When and where has been unclear from the outset: We want to see the best match, but nothing gets decided until the last minute as various patrons offer more lucrative prizes and players consider the competing venues.  Our guides do not know the plan until the night before.


The event takes place in a valley a couple hours drive away.  The tournament takes place in a valley while spectators fill the surrounding hills.  It’s all very free form: the playing field is not marked and the goal is denoted only by two mounds of dirt.   There are no barriers between the participants and the fans, and no safety equipment, although some of the horsemen wear padded cloth Russian tankers’ helmets.

There is no way to follow the action: fifty or more horsemen surge back and forth in the valley below.  They are trying to drag the carcass across the goal line, but the distance, dust, and confusion make it impossible to discern anything specific.  Instead, it more of a spectacular backdrop to an huge outdoor festival: a central Asian Woodstock (but without the music, drugs, nudity, hippies, or the peace and love theme).


Later on, on TV, we find out that the winner received a Mercedes from the President’s son.


Time to move on. Khujand is the second city of Tajikistan and, in contrast to Dushanbe, one of the oldest in central Asia.  It was founded as Cyropolis by Cyrus the Great of Persia, then became Alexandria Eschate (“Alexandria the furthest”) in Hellenistic times.  During the Sovet era it was called Leninabad.  It’s an all-day trip across mountains and through tunnels. We drive past the Lenin Dam, where the stern gaze of a giant head of Vladimir Ilyich holds back the waters.  Tajikistan is largely mountainous, with the two highest peaks being Mt. Lenin and Mt. Somoni (f/k/a Mt. Stalin).


Our hotel is on the main road.  At breakfast I notice an absence of traffic and crowd gathering on the sidewalk.  Guys with giant brass horns are dressed in traditional costume.  A fanfare begins and then the Presidential motorcade passes. He was in Khujand presiding over the national Navruz celebrations.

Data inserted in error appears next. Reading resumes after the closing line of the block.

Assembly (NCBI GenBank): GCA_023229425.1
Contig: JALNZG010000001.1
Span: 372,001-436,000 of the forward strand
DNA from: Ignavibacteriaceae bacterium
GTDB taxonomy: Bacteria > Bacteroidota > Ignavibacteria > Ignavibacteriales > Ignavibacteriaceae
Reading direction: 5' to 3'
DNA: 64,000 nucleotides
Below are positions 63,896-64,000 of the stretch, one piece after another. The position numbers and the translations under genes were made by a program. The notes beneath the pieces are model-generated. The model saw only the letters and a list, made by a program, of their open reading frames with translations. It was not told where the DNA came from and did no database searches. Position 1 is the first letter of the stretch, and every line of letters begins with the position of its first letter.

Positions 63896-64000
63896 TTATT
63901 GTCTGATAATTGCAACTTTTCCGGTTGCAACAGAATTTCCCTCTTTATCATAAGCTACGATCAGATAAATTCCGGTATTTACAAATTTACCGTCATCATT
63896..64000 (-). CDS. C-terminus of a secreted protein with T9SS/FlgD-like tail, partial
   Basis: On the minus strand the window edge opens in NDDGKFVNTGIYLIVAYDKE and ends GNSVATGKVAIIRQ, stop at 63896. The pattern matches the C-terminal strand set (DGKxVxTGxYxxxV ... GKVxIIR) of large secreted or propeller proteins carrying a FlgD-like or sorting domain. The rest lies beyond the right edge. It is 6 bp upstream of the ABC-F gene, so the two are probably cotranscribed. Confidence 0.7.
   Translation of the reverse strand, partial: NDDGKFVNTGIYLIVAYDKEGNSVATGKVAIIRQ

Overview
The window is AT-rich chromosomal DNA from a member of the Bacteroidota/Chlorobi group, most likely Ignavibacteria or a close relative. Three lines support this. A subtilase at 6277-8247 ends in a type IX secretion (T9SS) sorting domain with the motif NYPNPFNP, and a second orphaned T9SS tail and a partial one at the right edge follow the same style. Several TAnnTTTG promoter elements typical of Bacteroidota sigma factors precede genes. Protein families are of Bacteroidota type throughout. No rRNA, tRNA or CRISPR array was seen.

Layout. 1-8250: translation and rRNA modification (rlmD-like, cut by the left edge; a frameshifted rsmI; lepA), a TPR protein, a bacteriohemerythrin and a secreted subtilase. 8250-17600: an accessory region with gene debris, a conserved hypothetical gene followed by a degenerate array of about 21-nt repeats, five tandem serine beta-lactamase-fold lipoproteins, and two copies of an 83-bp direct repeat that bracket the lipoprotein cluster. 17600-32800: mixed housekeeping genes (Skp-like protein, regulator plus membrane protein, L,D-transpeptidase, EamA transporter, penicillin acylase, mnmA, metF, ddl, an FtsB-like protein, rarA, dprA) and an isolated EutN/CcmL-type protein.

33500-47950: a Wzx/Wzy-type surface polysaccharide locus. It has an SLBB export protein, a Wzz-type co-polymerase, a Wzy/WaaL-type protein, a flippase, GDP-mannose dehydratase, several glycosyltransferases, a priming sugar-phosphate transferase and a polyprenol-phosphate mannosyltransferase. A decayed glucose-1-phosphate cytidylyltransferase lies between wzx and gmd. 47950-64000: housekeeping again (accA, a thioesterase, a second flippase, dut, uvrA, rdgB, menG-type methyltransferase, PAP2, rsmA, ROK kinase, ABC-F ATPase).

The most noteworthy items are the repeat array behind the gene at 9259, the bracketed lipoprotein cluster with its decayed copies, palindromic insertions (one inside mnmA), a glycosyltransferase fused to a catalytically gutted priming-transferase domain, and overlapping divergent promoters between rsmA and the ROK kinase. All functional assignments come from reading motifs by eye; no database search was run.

One day is sufficient to take in the sights.  The ancient city walls are in ruins, but citadel has been rebuilt and houses the history museum.


The capital cities of the former Soviet empire tend to get remade, but the secondary ones preserve the architecture and design of the former era.  Khujand is a a good exemplar: inside the post office are huge murals done in socialist realism style.  On the pediment above the central market a rare Stalin portrait survives.



The former Leninabad is home to the largest statue of Lenin in Central Asia.  He has been removed from its place of prominence (replaced by a statue of Somoni) and relegated to an obscure park on the far side of the river next to the Afghan War memorial (definitely not “victory park”).


Perhaps the oddest sight of all is the Arbob Cultural Palace, the legacy of a larger-than-life (literally: he was a 390 lb giant) commissar who became satrap of the area’s collective farms.  His headquarters is modeled after the Peterhof, Peter The Great’s summer palace outside St. Petersburg, and houses a theatre, banquet rooms, and his offices.

In one wing is a museum on the history and achievements of the Soviet collectivization of agriculture. Apparently, he got along well with Stalin and outlived him, never falling out of favor. His tomb is on the grounds.


The facade served as a backdrop to the nationally-televised Navruz celebration.  Fountains, landscaping and subsidiary building add to make this a showcase of Soviet splendor.


That marks the end of our week-long tour.  The schedule was designed to coincide with the weekly flight to Urumqi in western China, but not with anything else.  If I return via Dubai, non-meshing flight schedules mean that it would take four days.  There are daily flights to Moscow, but I would have to change airports there and do not have a transit visa.  I’ve figured it out (or so I think): there is an early morning flight to St. Petersburg connecting to Moscow (right airport) from which I can fly to New York and be back in Jacksonville that same night.  Both St. Petersburg and Moscow offer visa-free transfers.  (Agustine is moving on to Kazakhstan so returns to Dushanbe for a flight to Almaty).